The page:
Recipes: The Perfect Snacks for a Backcountry Trip

A nutritious snack in the backcountry is essential. RMU ambassador, Morgan Dinsdale, is offering up some of her favorite recipes to keep your energy high and your body strong on your outdoor adventure

Cinnamon Sugar Roasted Chickpeas

On of the earliest cultivated legumes (7,500-year- old remains have been found in the Middle East), the Chickpea packs a powerful protein punch, which can be carried easily into the backcountry. These little guys are delicious when roasted and can be seasoned with a variety of sweet and savory flavors and are also high in iron, the B vitamin Folate and fiber.


2 cans Chickpeas (aka garbanzo beans)
1 tablespoon coconut oil or extra virgin olive oil
4 teaspoons raw coconut sugar (honey or maple syrup can be used as alternatives)
3 teaspoons cinnamon
1 teaspoon Sea Salt


Preheat oven to 400 degrees. Line a baking sheet with parchment paper. In a large strainer, drain and thoroughly rinse the chickpeas. Spread them out onto several sheets of paper towel and pat until as dry as possible. The drier the chickpeas, the crunchier they will be.

Once dry, spread them out onto your prepared baking sheet. Place the chickpeas in the oven and roast for 15 minutes. After this time, remove from the oven and drizzle with your coconut or olive oil. Use a spatula to stir the beans, thoroughly coating them. Mix the cinnamon, sugar and salt together in a small bowl and sprinkle over the beans. Shake them around the baking sheet to ensure they are coated on all sides.

Return baking sheet to oven and roast for another 15-20 minutes. Store at room temperature in a glass, airtight container. Enjoy as a quick snack on the chairlift or as an alternative to late-night popcorn! My other favourite flavour: Chipotle with Lime!

Sun-Dried Tomato Hummus

Hummus is high in fiber that slows digestion the promotes stable blood sugar levels, which is key for long days on your skis. Chickpeas are a wonderful source of protein, iron and manganese, which keep our energy levels up and our blood healthy. Olive oil is a great healthy fat, while Tahini, also high in protein, is a great source of calcium. Not to mention the garlic in this tasty and versatile dipping sauce that studies have proven is key in warding off colds, cancer, heart disease and successful in fighting infections as nature’s most potent natural antibiotic.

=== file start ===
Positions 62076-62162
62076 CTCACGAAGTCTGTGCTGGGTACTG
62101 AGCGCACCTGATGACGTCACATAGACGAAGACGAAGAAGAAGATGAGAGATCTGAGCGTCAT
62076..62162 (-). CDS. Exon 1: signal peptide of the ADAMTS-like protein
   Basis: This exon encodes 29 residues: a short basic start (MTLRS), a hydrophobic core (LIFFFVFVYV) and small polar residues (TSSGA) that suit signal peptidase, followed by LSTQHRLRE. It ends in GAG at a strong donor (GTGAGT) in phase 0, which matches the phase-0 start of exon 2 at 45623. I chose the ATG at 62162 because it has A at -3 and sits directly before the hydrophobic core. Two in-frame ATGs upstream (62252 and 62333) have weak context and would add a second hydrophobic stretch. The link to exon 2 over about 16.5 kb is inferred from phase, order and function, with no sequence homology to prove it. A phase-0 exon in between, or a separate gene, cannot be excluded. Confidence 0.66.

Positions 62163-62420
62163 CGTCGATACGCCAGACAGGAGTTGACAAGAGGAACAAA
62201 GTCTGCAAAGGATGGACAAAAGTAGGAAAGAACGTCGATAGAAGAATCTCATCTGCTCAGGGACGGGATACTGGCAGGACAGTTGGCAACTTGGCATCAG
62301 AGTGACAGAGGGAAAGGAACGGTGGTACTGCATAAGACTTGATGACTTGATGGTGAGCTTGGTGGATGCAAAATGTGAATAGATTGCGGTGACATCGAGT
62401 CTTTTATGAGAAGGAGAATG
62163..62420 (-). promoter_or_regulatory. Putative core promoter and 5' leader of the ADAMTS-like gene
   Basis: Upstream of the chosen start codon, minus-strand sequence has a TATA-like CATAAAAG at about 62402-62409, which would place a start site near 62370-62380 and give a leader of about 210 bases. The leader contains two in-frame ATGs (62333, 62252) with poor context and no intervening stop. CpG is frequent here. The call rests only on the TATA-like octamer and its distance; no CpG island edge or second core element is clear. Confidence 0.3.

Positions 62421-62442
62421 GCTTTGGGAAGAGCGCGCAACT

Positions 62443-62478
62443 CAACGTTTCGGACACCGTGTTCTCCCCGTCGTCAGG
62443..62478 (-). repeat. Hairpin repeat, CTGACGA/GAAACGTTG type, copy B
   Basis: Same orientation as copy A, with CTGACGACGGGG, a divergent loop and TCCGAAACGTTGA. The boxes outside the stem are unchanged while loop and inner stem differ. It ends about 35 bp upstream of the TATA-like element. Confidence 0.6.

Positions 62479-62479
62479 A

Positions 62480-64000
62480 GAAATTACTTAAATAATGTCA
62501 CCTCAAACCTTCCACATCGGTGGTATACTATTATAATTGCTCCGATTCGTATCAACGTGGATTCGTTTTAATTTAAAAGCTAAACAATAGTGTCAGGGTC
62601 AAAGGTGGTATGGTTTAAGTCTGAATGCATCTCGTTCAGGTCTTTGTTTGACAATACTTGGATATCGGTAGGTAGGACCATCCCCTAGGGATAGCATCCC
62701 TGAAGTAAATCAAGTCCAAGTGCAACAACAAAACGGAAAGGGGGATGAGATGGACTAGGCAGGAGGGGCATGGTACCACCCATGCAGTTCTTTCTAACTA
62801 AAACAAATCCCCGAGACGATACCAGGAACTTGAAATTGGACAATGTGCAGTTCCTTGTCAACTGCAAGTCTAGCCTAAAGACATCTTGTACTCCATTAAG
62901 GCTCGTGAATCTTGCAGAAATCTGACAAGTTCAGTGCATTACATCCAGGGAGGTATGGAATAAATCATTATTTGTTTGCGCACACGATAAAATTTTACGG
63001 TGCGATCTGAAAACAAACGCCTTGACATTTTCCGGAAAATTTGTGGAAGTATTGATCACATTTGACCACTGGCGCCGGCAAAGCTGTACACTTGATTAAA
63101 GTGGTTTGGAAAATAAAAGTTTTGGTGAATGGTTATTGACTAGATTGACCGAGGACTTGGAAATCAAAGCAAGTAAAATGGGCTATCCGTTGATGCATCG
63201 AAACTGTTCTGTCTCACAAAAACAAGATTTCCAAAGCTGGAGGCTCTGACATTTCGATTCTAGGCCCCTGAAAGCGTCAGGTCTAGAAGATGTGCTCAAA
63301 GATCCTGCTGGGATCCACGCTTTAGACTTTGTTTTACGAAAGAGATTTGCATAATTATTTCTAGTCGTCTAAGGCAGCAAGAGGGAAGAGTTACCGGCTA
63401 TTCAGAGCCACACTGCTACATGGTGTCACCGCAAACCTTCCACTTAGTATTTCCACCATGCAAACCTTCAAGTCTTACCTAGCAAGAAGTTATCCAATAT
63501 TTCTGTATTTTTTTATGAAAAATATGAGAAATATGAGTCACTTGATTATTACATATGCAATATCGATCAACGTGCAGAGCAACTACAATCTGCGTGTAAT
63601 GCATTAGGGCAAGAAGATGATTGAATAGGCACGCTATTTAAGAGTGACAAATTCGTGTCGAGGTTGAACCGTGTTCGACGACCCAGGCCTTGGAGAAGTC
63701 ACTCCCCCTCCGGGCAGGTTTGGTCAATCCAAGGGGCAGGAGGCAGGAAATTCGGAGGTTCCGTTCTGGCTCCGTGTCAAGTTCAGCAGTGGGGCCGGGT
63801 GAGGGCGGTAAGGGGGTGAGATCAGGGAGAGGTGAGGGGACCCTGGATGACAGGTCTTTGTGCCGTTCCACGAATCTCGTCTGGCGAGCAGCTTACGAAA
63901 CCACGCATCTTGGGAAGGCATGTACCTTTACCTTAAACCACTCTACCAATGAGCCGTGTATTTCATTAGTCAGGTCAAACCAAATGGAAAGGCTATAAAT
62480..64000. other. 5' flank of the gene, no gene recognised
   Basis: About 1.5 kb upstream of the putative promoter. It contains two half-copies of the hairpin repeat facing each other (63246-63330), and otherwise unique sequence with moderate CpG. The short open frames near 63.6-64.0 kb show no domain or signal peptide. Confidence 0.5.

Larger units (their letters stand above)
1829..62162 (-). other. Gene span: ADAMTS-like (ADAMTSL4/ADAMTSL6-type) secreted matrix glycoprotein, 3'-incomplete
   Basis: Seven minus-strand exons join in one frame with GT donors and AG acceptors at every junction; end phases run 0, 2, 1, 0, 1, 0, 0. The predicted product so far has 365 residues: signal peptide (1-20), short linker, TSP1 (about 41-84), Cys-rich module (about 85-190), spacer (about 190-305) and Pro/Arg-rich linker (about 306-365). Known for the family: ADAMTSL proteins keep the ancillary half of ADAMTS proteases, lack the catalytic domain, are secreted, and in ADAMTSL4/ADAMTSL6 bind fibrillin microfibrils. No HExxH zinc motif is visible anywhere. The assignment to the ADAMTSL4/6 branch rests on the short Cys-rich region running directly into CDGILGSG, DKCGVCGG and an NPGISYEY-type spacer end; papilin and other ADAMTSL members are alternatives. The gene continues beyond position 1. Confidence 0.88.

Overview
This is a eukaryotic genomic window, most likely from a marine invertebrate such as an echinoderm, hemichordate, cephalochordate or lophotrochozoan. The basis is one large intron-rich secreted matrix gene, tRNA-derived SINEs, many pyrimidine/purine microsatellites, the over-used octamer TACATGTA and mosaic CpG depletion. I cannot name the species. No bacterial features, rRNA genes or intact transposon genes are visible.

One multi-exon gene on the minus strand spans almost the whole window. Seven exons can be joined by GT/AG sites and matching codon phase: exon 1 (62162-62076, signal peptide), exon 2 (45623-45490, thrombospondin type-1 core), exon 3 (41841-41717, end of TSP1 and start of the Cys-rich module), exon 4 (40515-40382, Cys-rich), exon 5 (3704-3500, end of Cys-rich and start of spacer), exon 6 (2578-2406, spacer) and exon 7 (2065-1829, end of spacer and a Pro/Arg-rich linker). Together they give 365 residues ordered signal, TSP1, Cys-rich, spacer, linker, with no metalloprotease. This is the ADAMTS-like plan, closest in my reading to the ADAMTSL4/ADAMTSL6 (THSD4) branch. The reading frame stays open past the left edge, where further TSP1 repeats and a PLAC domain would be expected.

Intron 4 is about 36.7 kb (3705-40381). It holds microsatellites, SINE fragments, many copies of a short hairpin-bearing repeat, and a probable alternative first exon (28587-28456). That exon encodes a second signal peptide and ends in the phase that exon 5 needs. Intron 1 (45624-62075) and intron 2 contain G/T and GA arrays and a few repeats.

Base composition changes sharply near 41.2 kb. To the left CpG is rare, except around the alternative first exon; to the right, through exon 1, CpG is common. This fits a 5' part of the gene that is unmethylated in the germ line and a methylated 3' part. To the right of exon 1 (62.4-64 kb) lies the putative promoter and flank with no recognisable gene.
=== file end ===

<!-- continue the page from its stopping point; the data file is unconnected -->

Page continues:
1 can Chickpeas, drained and rinsed thoroughly
2 tablespoons Extra Virgin Olive Oil
2 tablespoons Tahini
2 Garlic Cloves
3 tablespoons Sun-Dried Tomatoes in Oil
2 tablespoons Parsley
2 tablespoons Lemon Juice, fresh squeezed


In a blender or large food processor fitted with an “S” blade, puree all ingredients until smooth.

Use in place of mayonnaise on any sandwich or as a dip for sliced veggies or sliced chicken breast, easy on-the-go lunches for the backcountry.


Date Energy Bars

These little balls pack a nutritional punch with easy to digest, high Glycemic Index carbohydrates and optimal amounts of healthy fats and electrolytes. They fit easily into a ski coat pocket and are great for refueling between heats.

Recipe makes about 2 dozen


1 ½ cups of Pecans, or other nut of choice
½ cup of Pumpkin Seeds, or other seed of choice
1 cup Shredded Unsweetened Coconut
2 cups soft Medjool Dates, pitted
2 tablespoons Coconut Oil
1 teaspoon Sea Salt
1 teaspoon Vanilla Extract 


In a large food processor fitted with an “S” blade, process the pecans, pumpkin seeds and coconut until crumbly. Add in the dates, coconut oil, vanilla and sea salt and process again until a sticky, uniform batter is formed.

Scoop the dough by heaping tablespoons, then roll between your hands to form balls. Roll them in any leftover shredded coconut and then arrange them on a baking sheet lined with parchment paper. Place in the freezer to set for at least an hour before serving. 

Store the balls in a sealed container in the fridge for up to a week, or in the freezer for an even longer shelf life. (I prefer them frozen, myself!)



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